The area now known as the Village of Buchanan was originally inhabited by the Kitchawonke Indians. Stephanus VanCortlandt purchased 1000 acres from the Indians in 1683. The 1000 acres included what is now the Village of Buchanan. The property was passed on to Philip Verplanck, husband of Gertrude Van Cortlandt (granddaughter of Stephanus VanCortlandt) and in 1836 the land was sold for real estate development to a company of ten people, of whom John Henry was the principal, for $300,000.00.
In 1860 a tannery was opened by two gentlemen named Strang and White. Their company produced patent leather from sheepskins for shoes and leather for carriages and wagons. In 1872 Alexander Buchanan of Newark, New Jersey purchased the tannery, enlarged it and began making oilcloth. Alexander’s son, George, and his other three sons went on to develop one of the largest oilcloth plants in the country. By 1920, their plant and company, Standard Coated Products employed nearly 400 people. Much later the property was sold to Tensolite who made fine wiring for the space program. Presently located on this property is Westchester Industrial Complex.
In 1789 the Hamlet was known as East Haverstraw and in 1848 the railroad built a station at the end of what is now White Street. The station was later moved to Montrose and the hamlet was then named Centerville. Centerville was changed to Buchanan when the post office was established in 1890. George Buchanan was the first postmaster.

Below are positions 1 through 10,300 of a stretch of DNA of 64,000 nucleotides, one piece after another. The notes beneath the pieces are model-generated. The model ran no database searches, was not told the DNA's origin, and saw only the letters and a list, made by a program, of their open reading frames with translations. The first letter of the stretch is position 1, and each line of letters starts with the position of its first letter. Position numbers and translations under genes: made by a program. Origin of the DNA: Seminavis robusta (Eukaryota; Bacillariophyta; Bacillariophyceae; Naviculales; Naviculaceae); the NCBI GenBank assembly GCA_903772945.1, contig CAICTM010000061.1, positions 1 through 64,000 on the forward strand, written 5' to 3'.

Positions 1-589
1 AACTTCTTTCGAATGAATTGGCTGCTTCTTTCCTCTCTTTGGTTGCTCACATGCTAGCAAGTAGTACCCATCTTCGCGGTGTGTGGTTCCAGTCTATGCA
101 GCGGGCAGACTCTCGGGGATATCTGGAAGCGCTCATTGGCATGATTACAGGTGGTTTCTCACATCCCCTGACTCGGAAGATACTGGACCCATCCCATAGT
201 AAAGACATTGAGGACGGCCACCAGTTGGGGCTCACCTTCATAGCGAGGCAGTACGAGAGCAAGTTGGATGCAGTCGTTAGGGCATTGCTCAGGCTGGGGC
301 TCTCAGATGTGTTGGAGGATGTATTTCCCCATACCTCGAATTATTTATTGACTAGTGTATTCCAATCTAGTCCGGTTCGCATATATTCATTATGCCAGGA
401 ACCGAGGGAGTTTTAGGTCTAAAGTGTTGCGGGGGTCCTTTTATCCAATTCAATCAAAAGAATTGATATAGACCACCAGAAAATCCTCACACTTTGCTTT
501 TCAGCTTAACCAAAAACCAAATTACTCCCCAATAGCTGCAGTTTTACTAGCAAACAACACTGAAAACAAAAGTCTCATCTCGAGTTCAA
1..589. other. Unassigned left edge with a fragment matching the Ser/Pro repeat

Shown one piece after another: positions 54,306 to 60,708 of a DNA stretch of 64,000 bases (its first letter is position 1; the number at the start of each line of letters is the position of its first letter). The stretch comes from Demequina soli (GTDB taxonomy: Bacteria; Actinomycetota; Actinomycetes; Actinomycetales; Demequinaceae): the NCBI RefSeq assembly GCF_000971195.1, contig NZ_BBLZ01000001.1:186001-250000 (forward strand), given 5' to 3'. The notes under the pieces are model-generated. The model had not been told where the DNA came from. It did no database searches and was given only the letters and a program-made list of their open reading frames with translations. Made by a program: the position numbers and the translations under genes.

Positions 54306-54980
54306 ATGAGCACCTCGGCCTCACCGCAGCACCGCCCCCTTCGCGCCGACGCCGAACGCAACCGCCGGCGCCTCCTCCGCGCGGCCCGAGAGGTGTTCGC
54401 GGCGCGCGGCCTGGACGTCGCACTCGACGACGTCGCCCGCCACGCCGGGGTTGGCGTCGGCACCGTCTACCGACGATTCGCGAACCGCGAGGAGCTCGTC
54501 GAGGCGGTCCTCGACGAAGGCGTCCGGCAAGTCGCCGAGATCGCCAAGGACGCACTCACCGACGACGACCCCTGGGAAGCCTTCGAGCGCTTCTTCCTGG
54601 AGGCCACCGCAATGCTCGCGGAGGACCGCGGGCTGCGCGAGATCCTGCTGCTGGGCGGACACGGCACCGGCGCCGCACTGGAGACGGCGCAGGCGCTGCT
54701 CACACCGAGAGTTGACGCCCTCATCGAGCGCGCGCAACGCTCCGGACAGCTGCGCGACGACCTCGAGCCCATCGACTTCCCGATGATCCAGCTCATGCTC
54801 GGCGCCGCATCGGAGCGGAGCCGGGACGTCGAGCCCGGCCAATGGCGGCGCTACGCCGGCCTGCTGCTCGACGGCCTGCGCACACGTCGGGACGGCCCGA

On June 19, 1928 when our Village was created it was named after the Buchanan family to recognize the great contribution that the Buchanans made. The first Mayor was Augustus J. Cole (1928-1934. First Village Trustees were Leonard Tuttle (1928-1934), Joseph Yafcak (1928-1935), Charles Brenning (1928-1935) and Arthur E. Conklin (1928-1933). Appointed at the first Village Board meeting was Village Clerk Harold Conklin, Treasurer David O. Henion and Village Attorney Robert F. Barrett.
In the 1920’s the Hudson River Day Line owned the property in Buchanan known as Indian Point Park. Excursion boats sailed up the Hudson River from New York City to Indian Point where people disembarked and spent the day. The park had a large swimming pool, dance pavilion, rides and a picnic area. In 1954 the park was purchased by the Consolidated Edison Company to build an atomic power plant.